Looking at the sixth and seventh rounds, this is what you would call the true fringe of drafting. Players drafted out of these groups can pretty much only hope to rise above replacement-level status in the NHL. The last top names to come out of this group were from the late 1990s in Pavel Datsyuk, Henrik Zetterberg, Henrik Lundqvist and Montreal's Andrei Markov. In more recent drafts, Dennis Seidenberg and Joe Pavelski are about the most pronounced names seen. Since 2001, no one has come out of the sixth or seventh round that has even approached star status, let alone become a superstar in the NHL.
Teams will often swap draft picks in various trades whenever trading is permitted during the course of the NHL off-season or the season itself. This does not change much on draft day. Teams will often attempt to jockey for a higher pick in the draft, attempting to trade into the top five, top ten, or even the top 100 depending upon what is available. Making a significant move in the draft can be quite costly in the early stages. Typically, moving up five spots or more will cost at least a team's own first and second round picks, or a second round pick they have acquired from another team. An attempt at a larger jump of ten spots could cost several picks, or the dealing of a significant player or prospect. Trading all the way up into the top five range from the twenties, however, is what you might call a Pyrrhic trade. A team could trade away so much of their core for a potential prospect they end up worse off for it. As discussed earlier, not all top five or top ten selections work out.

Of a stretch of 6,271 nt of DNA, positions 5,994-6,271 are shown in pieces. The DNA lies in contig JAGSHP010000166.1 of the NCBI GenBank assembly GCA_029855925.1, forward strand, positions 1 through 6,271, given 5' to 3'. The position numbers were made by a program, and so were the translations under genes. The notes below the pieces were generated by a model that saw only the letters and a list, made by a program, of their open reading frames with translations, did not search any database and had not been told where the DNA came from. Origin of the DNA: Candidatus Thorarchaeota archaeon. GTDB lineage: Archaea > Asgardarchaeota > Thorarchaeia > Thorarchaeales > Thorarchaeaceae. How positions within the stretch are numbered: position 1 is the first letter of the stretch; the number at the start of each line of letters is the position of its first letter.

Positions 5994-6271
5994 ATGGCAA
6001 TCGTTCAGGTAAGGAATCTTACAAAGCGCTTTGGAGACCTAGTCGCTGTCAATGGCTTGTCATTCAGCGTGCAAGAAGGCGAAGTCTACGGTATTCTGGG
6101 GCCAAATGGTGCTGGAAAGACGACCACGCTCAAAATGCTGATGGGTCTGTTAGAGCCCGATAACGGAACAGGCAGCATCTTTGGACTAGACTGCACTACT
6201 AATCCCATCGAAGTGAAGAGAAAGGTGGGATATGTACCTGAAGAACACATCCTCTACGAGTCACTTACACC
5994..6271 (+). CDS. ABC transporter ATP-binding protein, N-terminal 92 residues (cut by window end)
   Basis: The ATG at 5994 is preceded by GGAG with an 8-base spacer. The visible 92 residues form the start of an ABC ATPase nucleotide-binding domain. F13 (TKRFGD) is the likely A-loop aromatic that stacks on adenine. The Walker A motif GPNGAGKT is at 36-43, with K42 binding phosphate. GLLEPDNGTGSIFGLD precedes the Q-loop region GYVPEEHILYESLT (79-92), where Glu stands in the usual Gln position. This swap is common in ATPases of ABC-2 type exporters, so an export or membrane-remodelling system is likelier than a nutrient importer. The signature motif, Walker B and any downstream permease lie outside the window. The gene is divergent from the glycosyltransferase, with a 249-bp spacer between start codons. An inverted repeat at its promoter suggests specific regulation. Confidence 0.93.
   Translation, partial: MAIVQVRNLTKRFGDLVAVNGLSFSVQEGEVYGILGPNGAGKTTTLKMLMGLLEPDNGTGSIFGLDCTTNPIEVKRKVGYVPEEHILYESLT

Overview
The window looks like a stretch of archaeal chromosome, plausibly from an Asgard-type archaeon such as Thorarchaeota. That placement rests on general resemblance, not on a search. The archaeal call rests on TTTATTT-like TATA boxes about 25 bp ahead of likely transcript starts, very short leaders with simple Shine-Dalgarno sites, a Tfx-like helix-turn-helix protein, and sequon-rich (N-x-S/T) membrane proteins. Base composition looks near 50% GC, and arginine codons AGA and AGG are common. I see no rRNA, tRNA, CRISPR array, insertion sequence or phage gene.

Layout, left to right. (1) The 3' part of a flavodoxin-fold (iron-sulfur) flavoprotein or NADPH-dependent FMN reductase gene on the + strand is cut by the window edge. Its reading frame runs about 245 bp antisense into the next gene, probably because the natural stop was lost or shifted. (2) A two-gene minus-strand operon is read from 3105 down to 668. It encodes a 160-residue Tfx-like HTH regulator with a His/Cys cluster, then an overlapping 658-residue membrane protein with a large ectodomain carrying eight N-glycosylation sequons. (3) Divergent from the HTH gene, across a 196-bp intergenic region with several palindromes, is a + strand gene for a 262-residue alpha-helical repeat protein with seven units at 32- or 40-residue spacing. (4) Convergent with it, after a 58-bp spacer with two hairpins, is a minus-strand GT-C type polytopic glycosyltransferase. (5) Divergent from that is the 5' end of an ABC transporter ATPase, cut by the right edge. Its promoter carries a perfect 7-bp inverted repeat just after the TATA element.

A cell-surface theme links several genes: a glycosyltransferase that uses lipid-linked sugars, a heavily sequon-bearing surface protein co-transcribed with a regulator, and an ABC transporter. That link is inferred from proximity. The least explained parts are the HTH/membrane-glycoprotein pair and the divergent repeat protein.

Valdimir Tarasenko on draft day | Photo credit: Bruce Bennett/Getty Images
Teams should not be afraid to make a deal if they see an opportunity. In 2003, New Jersey dealt a first and third round pick to Edmonton in exchange for the pick that became Zach Parise. San Jose sent their first and second round picks in 2007 to St. Louis in exchange for the pick used to select Logan Couture. Ottawa traded up in 2008, exchanging their first and third round picks to Nashville for the pick that became Erik Karlsson. St Louis dealt David Rundblad, a first round pick in 2009 in exchange for Ottawa's first round pick that then became Vladimir Tarasenko in 2010.